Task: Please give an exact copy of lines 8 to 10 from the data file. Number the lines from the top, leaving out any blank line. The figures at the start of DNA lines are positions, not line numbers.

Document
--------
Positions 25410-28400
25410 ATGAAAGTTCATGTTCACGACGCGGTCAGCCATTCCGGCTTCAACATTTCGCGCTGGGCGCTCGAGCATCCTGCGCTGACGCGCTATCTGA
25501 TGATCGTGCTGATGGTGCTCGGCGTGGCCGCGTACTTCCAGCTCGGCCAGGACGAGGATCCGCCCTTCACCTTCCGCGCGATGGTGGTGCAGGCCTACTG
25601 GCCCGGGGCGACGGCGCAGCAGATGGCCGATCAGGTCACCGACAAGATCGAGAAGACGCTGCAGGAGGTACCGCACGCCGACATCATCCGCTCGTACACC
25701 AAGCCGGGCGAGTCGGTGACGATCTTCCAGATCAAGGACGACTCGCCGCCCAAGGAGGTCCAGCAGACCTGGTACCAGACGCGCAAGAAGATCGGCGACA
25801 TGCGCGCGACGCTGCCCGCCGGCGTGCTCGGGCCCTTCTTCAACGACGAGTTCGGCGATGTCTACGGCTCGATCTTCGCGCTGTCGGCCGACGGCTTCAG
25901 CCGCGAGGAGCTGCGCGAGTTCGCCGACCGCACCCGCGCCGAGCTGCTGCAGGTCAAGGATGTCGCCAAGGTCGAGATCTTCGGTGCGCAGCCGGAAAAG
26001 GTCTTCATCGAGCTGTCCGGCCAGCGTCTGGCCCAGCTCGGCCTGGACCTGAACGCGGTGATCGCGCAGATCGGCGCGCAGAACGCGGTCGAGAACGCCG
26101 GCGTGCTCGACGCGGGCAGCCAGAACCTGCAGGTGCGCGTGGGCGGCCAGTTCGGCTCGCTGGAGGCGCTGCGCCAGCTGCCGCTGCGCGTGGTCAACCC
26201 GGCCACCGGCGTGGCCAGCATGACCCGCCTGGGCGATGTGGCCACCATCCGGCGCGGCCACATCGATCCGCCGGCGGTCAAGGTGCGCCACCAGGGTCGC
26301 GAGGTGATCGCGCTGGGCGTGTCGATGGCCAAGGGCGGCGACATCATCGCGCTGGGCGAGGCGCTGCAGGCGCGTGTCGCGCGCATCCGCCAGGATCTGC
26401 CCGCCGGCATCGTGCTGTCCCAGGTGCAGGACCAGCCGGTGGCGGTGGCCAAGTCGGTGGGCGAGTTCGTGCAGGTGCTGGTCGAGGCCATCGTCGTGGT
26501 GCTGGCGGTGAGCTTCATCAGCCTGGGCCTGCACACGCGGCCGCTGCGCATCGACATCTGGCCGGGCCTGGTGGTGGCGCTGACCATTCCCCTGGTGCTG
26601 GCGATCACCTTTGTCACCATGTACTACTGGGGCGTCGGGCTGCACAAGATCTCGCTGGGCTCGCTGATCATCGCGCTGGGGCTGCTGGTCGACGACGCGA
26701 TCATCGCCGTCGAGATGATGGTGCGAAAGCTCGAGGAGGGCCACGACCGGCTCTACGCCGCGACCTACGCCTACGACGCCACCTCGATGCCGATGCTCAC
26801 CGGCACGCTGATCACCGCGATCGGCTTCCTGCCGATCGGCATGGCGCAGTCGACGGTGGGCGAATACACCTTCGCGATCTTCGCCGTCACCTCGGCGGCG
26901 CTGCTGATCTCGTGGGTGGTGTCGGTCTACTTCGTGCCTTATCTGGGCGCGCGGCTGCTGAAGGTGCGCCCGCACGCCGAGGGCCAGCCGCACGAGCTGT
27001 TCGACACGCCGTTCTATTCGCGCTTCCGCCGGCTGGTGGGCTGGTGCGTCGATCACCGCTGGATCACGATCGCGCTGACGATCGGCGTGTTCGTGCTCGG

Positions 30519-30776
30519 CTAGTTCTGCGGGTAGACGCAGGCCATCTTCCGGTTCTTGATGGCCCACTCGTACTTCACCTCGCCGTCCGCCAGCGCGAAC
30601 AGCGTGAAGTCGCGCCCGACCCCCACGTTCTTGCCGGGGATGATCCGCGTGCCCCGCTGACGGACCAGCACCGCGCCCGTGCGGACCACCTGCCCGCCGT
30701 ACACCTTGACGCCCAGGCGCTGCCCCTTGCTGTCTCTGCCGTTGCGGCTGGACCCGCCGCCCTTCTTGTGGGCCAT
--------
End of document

26001 GTCTTCATCGAGCTGTCCGGCCAGCGTCTGGCCCAGCTCGGCCTGGACCTGAACGCGGTGATCGCGCAGATCGGCGCGCAGAACGCGGTCGAGAACGCCG
26101 GCGTGCTCGACGCGGGCAGCCAGAACCTGCAGGTGCGCGTGGGCGGCCAGTTCGGCTCGCTGGAGGCGCTGCGCCAGCTGCCGCTGCGCGTGGTCAACCC
26201 GGCCACCGGCGTGGCCAGCATGACCCGCCTGGGCGATGTGGCCACCATCCGGCGCGGCCACATCGATCCGCCGGCGGTCAAGGTGCGCCACCAGGGTCGC